IAEA Inspectors Can No Longer Verify that Iran is in Compliance with the 2015 Nuclear Deal

Nov. 16 2017

On Monday the International Atomic Energy Agency (IAEA) released its eighth quarterly report on the Islamic Republic’s compliance with the Joint Comprehensive Plan of Action (JCPOA), as the 2015 nuclear agreement is formally known. Although the document does not mention any evidence of violation of the deal’s terms, write David Albright and Andrea Sticker, it is “so sparse in detail that it is impossible to conclude that Iran is fully complying.” The IAEA, they explain, has simply not been able to conduct the inspections necessary for verification:

This report and its predecessors are deficient in reporting on the verification and monitoring of the JCPOA overall, including Section T, which entails additional Iranian declarations and access to Iranian military sites associated with banned nuclear-weapons-development activities and associated, controlled dual-use equipment [i.e., equipment that can be used for either civilian or military nuclear programs]. . . .

The IAEA overall appears to [embrace] a limited interpretation of its mandate to verify the JCPOA in what must be viewed as a stunning reversal of safeguards practices applied in countries such as South Africa and Taiwan, where it has periodically revisited sites associated with past nuclear-weapons work. . . . The IAEA’s stance on this issue in Iran is likely to be to the detriment of both the verification and the future of the JCPOA. It may also be to the detriment of future arms-control agreements and monitoring efforts involving states such as North Korea. . . .

IAEA officials stated to the media that the agency has not visited military sites in Iran to verify the absence of military nuclear-related activities and to inspect sites previously associated with such activities. [Instead, the report] states that [inspectors] had access to the sites they “needed to visit.” [Thus] the IAEA appears to be accepting a limited, counterproductive interpretation of its mandate to verify the JCPOA.

Read more at Institute for Science and International Security

More about: Iran, Iran nuclear program, Politics & Current Affairs


How the U.S. Can Strike at Iran without Risking War

In his testimony before Congress on Tuesday, Michael Doran urged the U.S. to pursue a policy of rolling back Iranian influence in the Middle East, and explained how this can be accomplished. (Video of the testimony, along with the full text, are available at the link below.)

The United States . . . has indirect ways of striking at Iran—ways that do not risk drawing the United States into a quagmire. The easiest of these is to support allies who are already in the fight. . . . In contrast to the United States, Israel is already engaged in military operations whose stated goal is to drive Iran from Syria. We should therefore ask ourselves what actions we might take to strengthen Israel’s hand. Militarily, these might include, on the passive end of the spectrum, positioning our forces so as to deter Russian counterattacks against Israel. On the [more active] end, they might include arming and training Syrian forces to engage in operations against Iran and its proxies—much as we armed the mujahedin in Afghanistan in the 1980s.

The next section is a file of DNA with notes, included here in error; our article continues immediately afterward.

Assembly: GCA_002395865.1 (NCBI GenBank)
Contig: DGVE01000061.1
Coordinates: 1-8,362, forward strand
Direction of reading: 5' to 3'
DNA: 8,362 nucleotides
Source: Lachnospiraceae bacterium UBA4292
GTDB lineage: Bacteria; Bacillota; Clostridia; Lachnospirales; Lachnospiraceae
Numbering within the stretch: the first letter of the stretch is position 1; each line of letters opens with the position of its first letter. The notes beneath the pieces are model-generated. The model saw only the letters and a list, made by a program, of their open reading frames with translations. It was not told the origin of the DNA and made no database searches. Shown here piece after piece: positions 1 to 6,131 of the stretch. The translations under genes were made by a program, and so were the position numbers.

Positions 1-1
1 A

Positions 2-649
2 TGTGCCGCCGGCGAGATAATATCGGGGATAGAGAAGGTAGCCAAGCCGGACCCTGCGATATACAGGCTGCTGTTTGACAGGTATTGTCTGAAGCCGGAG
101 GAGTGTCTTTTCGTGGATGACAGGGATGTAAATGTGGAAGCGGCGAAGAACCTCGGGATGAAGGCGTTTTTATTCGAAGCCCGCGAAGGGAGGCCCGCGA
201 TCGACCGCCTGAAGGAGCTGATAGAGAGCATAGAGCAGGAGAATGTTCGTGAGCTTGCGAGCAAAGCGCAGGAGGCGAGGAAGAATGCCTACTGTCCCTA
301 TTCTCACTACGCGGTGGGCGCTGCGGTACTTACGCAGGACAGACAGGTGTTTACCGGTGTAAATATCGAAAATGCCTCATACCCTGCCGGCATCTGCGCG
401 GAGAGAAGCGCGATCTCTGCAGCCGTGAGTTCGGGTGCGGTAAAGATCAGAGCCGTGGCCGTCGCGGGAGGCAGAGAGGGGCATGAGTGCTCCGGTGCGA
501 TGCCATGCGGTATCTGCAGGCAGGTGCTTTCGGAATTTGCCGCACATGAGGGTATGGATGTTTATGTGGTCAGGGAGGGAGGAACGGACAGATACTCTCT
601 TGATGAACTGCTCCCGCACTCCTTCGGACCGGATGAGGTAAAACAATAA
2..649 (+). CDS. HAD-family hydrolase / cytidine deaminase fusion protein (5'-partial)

Diplomatically, the United States might associate itself much more directly with the red lines that Israel has announced regarding the Iranian presence in Syria. Israel has, for example, called for pushing Iran and its proxies away from its border on the Golan Heights. Who is prepared to say that Washington has done all in its power to demonstrate to Moscow that it fully supports this goal? In short, a policy of greater coordination with Jerusalem is both possible and desirable.

In Yemen, too, greater coordination with Saudi Arabia is worth pursuing. . . . In Lebanon and Iraq, conditions will not support a hard rollback policy. In these countries the goal should be to shift the policy away from a modus vivendi [with Iran] and in the direction of containment. In Iraq, the priority, of course, is the dismantling of the militia infrastructure that the Iranians have built. In Lebanon, [it should be] using sanctions to force the Lebanese banking sector to choose between doing business with Hizballah and Iran and doing business with the United States and its financial institutions. . . .

Iran will not take a coercive American policy sitting down. It will strike back—and it will do so cleverly. . . . It almost goes without saying that the United States should begin working with its allies now to develop contingency plans for countering the tactics [Tehran is likely to use]. I say “almost” because I know from experience in the White House that contingency planning is something we extol much more than we conduct. As obvious as these tactics [against us] are, they have often taken Western decision makers by surprise, and they have proved effective in wearing down Western resolve.

Read more at Hudson

More about: Iran, Israeli Security, Lebanon, Saudi Arabia, Syria, U.S. Foreign policy, Yemen